Shipping containers  on the dockside at the port of Southampton
Shipping containers on the dockside at the port of Southampton © Bloomberg

Statisticians are investigating the delicate matter of why the trade balance between the UK and the US does not balance.

At various times over the past decade, the UK and the US have both simultaneously recorded a trade surplus with each other. The discrepancy has become uncomfortable as the UK focuses on trade once it has left the EU and Donald Trump takes aim at the US’s trade deficits with other countries.

Last year, for example, the UK claimed a £10bn goods trade surplus with the US, according to official statistics, while the US said it had recorded a surplus of $1bn.

The inconsistency remains even after taking variations in the exchange rate and in reporting data into account. The Office for National Statistics said the gap between the US and the UK figures is the widest in the 40-member OECD, the club of mostly rich nations.

The ONS said it has put the numbers “under close scrutiny” in the hope of improving them before they complicate future trade negotiations. It added the Department for International Trade was aware that statisticians have made it a priority to iron out the differences.

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Marianne Schneider-Petsinger, an economics fellow at the Chatham House think-tank, suggested the UK choose not to use its own data during any trade talks and “refer to US data to move the relationship forward”.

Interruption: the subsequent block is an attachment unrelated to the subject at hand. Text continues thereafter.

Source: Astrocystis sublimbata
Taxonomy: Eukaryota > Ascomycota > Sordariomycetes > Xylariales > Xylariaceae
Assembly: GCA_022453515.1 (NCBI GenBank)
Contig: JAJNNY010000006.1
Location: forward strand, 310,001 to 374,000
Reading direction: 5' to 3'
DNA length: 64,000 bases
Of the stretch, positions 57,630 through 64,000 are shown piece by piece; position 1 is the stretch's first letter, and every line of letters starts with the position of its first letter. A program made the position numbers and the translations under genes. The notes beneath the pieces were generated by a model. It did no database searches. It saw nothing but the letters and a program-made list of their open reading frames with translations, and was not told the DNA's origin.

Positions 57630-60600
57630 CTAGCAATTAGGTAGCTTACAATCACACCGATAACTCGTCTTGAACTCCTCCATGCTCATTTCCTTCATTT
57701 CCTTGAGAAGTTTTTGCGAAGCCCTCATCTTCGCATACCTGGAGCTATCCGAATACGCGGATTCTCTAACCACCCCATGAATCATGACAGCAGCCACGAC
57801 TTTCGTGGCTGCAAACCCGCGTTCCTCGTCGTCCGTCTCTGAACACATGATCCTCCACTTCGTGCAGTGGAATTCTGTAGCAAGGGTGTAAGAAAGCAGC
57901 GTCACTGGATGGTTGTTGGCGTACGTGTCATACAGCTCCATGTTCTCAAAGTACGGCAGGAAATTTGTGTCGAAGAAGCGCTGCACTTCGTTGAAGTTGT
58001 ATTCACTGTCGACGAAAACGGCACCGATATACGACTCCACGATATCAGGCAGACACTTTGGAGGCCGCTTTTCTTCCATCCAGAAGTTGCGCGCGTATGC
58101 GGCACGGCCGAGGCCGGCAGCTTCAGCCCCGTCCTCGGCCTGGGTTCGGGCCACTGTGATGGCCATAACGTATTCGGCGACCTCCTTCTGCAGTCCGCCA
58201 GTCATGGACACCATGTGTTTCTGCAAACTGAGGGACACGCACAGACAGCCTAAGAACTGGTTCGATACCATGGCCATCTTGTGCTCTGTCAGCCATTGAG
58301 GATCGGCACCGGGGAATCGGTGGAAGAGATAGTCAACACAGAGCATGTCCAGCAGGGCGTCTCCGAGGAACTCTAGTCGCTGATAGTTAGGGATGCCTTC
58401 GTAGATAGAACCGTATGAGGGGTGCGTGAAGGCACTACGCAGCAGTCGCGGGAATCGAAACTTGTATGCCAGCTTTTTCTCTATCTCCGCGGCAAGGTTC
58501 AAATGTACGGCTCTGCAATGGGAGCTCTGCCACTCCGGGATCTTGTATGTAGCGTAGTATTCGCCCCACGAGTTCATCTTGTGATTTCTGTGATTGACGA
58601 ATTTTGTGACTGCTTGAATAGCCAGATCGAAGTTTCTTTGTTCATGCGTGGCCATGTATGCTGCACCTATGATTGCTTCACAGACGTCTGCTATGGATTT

Adrian Chesson at the ONS said statisticians on both sides of the Atlantic were working together “to try to reduce the size of the asymmetries” but they first needed to “better understand what the reasons are”.

One suggested explanation for the discrepancy is that the US recognises the Channel Islands as part of the UK, which does not include them because they are self-governing Crown dependencies.

“It’s clear from our manuals and guidance that we should exclude them from the UK,” said Mr Chesson.

The use of the Channel Islands as an offshore financial centre may affect the numbers. Jersey alone is host to almost 33,000 active companies, 27 banks with deposits of about £114bn and more than 1,000 investment funds. Of the companies, 91 with a combined market capitalisation of £279bn trade on global stock exchanges. 

In services, COMTRADE, the UN trade statistics database, shows that the US claims a services trade surplus of $13bn with the UK, which claims a services surplus of more than $34bn with the US.

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